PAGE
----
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Why incorporating integrative veterinary medicine is important

INSTAGRAM @metanoia_yuu   
Dana Tsuchida is a second-year veterinary student at Oregon State University, Carlson College of Veterinary Medicine. After graduation, she hopes to work with a variety of animals, including zoo animals, by practicing integrative veterinary medicine. She aims to become a practice owner one day, but hopes to still be involved in international medicine by participating in global service projects. Outside of veterinary medicine, she enjoys many forms of art, including art history, music, and dance. Her motto is to closely work with one animal, one community, and one country at a time.

Raised by an Asian mother who was skeptical of the usage of Western drugs, I rarely took medicine as a child. Instead, I was given herbs or foods that would help me regain energy or return myself to “normal.” Often times, she would use words, such as “hot,” “warm,” “cool,” and “cold” to describe the things I ingested. For example, lamb was considered “hot,” and apples were considered “cold.” When I felt feverish, I ate some apples to cool my body down. Later, I learned this was part of traditional Chinese medicine. These childhood experiences made me interested in learning more about integrative veterinary medicine.

Integrative veterinary medicine is the practice of combining Western medicine and traditional Eastern medicine. The advantage of Western medicine is that it is often supported by science, while traditional Eastern medicine’s plus is that it rarely produces any side effects and has a long history in human health. I feel that both have their limits when used individually, but the combination of the treatments can provide better options for patients.

One of my reasons for pursuing integrative veterinary medicine is to expand my knowledge and range of care. I do not want to limit myself to standard practices for owners to choose from for their pets. An article titled “The Validity of Acupuncture in Veterinary Medicine” written by Dr. Huisheng Xie, the founder of Chi University, explains the scientific evidence for acupuncture treatment of pain, wounds, neurological disorders, ophthalmological disorders, and many more. Acupuncture studies continue to surprise us with the wide range of benefits it can provide for patients’ health. When I shadowed a veterinarian in Japan, who took an integrative approach to veterinary medicine, my interest in Traditional Chinese Veterinary Medicine (TCVM) grew. In addition to providing Western medication and treatment, the veterinarian offered acupuncture, herbal medicine, ozone therapy, and tui-na to the animals. When I heard the owners tell me their pet’s success stories after being diagnosed with arthritis and neurological issues, I was filled with hope and admiration toward TCVM. When I returned back to the United States, I realized there were limitations to Western practices and there were additional veterinary concepts to consider that can aid an animal’s health. For example, pain medication, such as NSAIDs, provided relief for older arthritic animals, but eventually they deteriorated to the point that their bright personality was affected or they developed systemic issues. Some owners had to consider the quality of life of their pets. If TCVM, such as acupuncture, can help relieve the pain of these animals and even help resume their active daily lifestyle, I am eager to learn more of this field. In order to promote the use of integrative medicine to my fellow colleagues, I am currently the President-elect of my veterinary school’s Integrative Veterinary Medicine Club and TCVM Ambassador for Chi University. I look forward to the information I will gain, so I can use it to help the animals I will work with in the future.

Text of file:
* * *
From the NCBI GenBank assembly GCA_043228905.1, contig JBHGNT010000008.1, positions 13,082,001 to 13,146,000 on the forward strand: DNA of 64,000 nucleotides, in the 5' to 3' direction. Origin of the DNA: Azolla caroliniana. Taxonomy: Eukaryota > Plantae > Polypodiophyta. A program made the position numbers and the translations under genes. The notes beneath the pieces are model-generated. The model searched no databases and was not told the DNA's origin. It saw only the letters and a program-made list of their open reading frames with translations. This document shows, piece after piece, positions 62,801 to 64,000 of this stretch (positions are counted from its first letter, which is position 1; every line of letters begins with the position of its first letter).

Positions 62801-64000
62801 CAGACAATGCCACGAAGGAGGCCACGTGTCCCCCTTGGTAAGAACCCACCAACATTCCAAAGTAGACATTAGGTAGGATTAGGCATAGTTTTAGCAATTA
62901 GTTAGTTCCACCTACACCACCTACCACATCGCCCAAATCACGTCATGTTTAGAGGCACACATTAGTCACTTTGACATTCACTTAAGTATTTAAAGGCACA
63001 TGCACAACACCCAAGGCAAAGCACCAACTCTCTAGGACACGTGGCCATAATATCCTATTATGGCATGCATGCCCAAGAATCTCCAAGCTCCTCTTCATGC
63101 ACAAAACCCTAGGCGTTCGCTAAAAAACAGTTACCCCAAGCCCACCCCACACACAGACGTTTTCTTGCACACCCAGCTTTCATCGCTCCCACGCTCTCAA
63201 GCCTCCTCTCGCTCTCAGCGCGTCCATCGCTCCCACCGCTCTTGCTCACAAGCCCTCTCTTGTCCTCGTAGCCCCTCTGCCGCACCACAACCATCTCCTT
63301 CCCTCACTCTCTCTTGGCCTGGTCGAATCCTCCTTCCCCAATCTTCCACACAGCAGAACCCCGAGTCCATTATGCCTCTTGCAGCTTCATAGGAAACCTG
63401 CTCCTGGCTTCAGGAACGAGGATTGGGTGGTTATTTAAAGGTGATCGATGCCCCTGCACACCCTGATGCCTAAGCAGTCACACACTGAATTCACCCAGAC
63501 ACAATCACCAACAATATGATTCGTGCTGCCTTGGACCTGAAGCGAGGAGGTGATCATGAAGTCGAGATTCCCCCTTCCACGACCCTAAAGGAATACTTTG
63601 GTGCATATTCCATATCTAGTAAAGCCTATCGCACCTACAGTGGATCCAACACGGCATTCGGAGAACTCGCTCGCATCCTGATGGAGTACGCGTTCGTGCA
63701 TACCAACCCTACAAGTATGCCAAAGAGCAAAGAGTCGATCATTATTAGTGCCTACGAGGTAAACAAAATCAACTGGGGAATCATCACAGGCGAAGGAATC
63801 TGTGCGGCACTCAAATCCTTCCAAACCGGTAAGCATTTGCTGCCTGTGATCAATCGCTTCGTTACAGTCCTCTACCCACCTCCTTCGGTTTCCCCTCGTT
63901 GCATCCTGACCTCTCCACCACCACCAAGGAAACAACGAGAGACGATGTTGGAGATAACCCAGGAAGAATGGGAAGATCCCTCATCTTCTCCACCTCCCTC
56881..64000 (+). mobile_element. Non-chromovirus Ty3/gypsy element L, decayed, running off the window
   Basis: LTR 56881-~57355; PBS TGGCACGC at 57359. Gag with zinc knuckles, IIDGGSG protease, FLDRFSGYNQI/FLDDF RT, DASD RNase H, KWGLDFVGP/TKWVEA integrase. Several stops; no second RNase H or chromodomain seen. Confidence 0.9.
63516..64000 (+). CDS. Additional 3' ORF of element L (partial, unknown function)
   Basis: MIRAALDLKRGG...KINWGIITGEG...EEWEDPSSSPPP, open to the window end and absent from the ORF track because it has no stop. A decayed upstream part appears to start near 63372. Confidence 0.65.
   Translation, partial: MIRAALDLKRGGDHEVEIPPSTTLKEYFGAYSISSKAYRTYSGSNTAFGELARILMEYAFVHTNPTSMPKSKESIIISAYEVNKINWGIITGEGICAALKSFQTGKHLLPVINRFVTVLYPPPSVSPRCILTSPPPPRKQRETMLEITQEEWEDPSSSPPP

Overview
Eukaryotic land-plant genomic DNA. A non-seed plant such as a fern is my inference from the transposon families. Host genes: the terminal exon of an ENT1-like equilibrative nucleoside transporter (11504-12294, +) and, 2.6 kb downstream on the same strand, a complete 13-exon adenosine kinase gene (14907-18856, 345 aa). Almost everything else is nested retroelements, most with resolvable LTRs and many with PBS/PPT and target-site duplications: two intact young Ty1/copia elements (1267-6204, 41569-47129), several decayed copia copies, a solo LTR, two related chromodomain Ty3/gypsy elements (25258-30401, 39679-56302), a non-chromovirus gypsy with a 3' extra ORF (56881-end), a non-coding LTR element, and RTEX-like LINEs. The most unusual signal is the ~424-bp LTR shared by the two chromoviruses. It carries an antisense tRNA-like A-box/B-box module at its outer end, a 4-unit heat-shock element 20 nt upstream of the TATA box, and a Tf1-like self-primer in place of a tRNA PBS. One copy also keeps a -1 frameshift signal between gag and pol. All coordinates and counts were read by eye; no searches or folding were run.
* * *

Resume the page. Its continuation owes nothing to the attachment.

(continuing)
As I read more into the history of Chinese medicine and Daoist philosophy, I was intrigued by the emphasis on balance, or also known as homeostasis in Western terminology. For example, if an animal has a fever, it’s balance of “hot” and “cold” is disturbed. In that case, you will provide treatments that have a “cooling effect” to either remove the “hot” or add “cold” to help bring the balance of the temperature of the animal. In addition to the current health concerns of the animal, TCVM includes a well-rounded assessment of the patient by considering factors such as temperament, activity level, and environment when deciding the treatment. For example, stress from the household can increase the recovery time of an animal.

As a future veterinarian, I want to create a close relationship with my clients. Integrating TCVM to my practice will help me strengthen my bond with them. I’ve often seen veterinarians solely rely on western veterinary medicine and then blindly follow the standard treatment protocol once an animal has been diagnosed with a specific illness. However, I believe every animal is unique and simply providing immediate care to the physiological disease is not enough. If there is a stress factor in the household, the animal may be more prone to developing issues and recovery may take longer.

I believe veterinary professionals are the helping hand for the animal and owner. I want to be able to provide a variety of treatment choices, so at least one can fit the preferences of the owner. In order to improve this standard of veterinary care, I aim to work with one animal, one community, one country at a time.

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